Two years later in 2018, on a cold blustery February morning at the Canadian National Ballet School in Toronto, I met with David and told him of my crane dance idea. We talked logistics on how to make it soar. At the end of our meeting, I gave him a Soaring With Hope Designer Jacket, which he immediately put on and then flung his arms up into a beautiful crane pose.

I created a website where people could request a Box-O-Cranes, consisting of a box of hand-folded origami cranes. I had the idea of sending the cranes to inspire people to dance. The site was used to upload their videos of their crane dances, which I then compiled into a montage for WPC. (see cranedances.com) We also had the idea of sending origami cranes to inspire people to dance. Our goal was to be all-inclusive, to involve the full PD community.

Music was the net thing on my list. I knew there would be a problem with copyright laws, so I asked two creative music artists I knew to compose a two-minute piece for this project. Along with Aris Chalin and Shauna Toh, Richard X Bennett generously contributed three musical pieces. One of Bennett’s original works featured Paula Jean Bennett singing. You can listen to their inspiring music on the site.

Were you surprised by the response?
Absolutely! I didn’t know what to expect at the beginning, sending e-invites to participate in the Crane Dance Project into the ether! I was hoping to have enough videos to capture one hour’s worth of footage that I could show on a continuous loop throughout the day at the Congress.

After the launch party that was hosted by Dance for PD® in Brooklyn, the videos started coming in and the paper cranes went soaring out. Each time I received a new video, I would eagerly watch it in awe of the creative spirit of the dancers. It gave me goosebumps. Some drew me to tears. They were each unique, yet there was a sense of connectedness.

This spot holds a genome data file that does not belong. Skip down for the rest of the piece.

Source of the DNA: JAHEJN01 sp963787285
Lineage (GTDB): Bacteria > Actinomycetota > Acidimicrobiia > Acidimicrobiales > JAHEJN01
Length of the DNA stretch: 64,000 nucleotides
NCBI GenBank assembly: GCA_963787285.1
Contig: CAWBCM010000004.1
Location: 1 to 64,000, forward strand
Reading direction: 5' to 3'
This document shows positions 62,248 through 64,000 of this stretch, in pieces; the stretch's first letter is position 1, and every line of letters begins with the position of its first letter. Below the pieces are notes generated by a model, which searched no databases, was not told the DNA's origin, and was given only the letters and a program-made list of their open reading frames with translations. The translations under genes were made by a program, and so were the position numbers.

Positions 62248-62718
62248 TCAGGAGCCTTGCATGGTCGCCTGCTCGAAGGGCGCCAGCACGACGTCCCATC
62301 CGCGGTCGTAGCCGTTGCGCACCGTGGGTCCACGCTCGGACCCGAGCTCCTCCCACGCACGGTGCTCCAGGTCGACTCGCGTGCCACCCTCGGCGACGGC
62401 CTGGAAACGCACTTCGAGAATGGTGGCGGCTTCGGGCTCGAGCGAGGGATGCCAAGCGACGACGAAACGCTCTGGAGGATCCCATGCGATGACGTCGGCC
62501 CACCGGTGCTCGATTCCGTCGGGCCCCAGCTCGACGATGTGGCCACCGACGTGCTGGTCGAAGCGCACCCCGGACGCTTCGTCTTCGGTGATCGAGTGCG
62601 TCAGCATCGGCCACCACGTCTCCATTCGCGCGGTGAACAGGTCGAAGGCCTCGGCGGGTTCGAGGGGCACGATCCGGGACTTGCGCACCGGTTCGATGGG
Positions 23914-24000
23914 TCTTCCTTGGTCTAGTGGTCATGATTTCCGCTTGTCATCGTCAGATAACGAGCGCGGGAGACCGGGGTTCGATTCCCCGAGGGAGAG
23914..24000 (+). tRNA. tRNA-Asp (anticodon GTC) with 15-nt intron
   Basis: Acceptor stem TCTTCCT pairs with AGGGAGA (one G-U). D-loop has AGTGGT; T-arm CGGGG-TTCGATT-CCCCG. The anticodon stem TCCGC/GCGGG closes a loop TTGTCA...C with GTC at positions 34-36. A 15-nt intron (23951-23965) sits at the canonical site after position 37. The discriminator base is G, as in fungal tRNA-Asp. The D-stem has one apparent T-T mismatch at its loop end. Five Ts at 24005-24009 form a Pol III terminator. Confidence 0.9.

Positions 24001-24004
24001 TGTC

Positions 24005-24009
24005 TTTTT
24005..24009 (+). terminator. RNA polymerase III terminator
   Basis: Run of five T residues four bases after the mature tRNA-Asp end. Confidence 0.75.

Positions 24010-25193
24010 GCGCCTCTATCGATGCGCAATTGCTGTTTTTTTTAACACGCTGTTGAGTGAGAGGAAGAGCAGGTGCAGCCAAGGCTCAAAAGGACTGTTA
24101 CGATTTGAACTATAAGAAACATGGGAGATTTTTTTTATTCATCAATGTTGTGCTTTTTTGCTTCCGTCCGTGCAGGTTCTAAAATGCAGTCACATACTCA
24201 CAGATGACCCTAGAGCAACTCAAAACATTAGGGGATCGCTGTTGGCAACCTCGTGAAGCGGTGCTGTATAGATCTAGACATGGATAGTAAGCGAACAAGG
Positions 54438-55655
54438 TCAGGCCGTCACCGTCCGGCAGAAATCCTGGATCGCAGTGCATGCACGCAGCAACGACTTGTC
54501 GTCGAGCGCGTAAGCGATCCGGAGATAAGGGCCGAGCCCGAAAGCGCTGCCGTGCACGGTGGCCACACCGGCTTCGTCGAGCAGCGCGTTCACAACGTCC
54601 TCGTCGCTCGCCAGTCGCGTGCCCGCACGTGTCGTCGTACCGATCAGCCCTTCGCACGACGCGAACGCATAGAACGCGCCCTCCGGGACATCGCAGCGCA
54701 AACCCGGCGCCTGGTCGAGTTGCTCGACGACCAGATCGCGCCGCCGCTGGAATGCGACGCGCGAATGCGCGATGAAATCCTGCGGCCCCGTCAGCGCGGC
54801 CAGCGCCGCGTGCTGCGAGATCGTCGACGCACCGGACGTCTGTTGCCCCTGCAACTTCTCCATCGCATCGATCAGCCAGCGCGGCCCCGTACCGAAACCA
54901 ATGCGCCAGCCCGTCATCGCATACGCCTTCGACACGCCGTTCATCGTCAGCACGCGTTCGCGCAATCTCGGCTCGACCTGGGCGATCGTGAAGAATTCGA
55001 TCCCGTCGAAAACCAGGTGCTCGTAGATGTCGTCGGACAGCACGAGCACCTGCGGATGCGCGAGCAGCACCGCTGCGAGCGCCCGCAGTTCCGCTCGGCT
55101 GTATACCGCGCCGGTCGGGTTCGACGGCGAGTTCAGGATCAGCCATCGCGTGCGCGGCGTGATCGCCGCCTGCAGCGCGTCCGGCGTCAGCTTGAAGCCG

In the end, over 140 crane dance videos were compiled featuring more than 1800 dancers from 17 different countries. Almost five hours! It is the largest PD dance project ever! We wanted to show them all. So, we had to divide it up into two 150-minute loops that were shown on two monitors, one at the art installation, another at the Dance for PD® booth.

Attending the Congress was super special for me because I got to meet the dance artists in person. Needless to say, there was some screaming and hugging involved. What was super neat were the people I met who knew about this project indirectly— through someone else involved in the crane dance. One nurse practitioner told me she knew all about it because a number of patients were involved. Another woman at the Congress had a close friend dance in one of the videos.

This project inspired people in many ways— writing poetry, making new friendships, building confidence, being part of a global community, and yes, learning how to fold an origami crane!

It is the largest global PD dance project to date! But this could not have happened without the integral support of the Dance for PD program, and Parkinson’s Movement Disorder Alliance and the funding from US WorldMeds, Brittanica Pharmaceuticals and Takeda Pharmaceuticals.

Do you consider this your legacy?
I consider this to be not my legacy but our legacy, our communal legacy, a living legacy. What I hope is that we can look at this moment in time and feel connected to each other through Parkinson’s and the universal language of dance. This is a living legacy of friendship, camaraderie, collaboration, perseverance, creativity, acceptance, dignity, global unity and inspiration!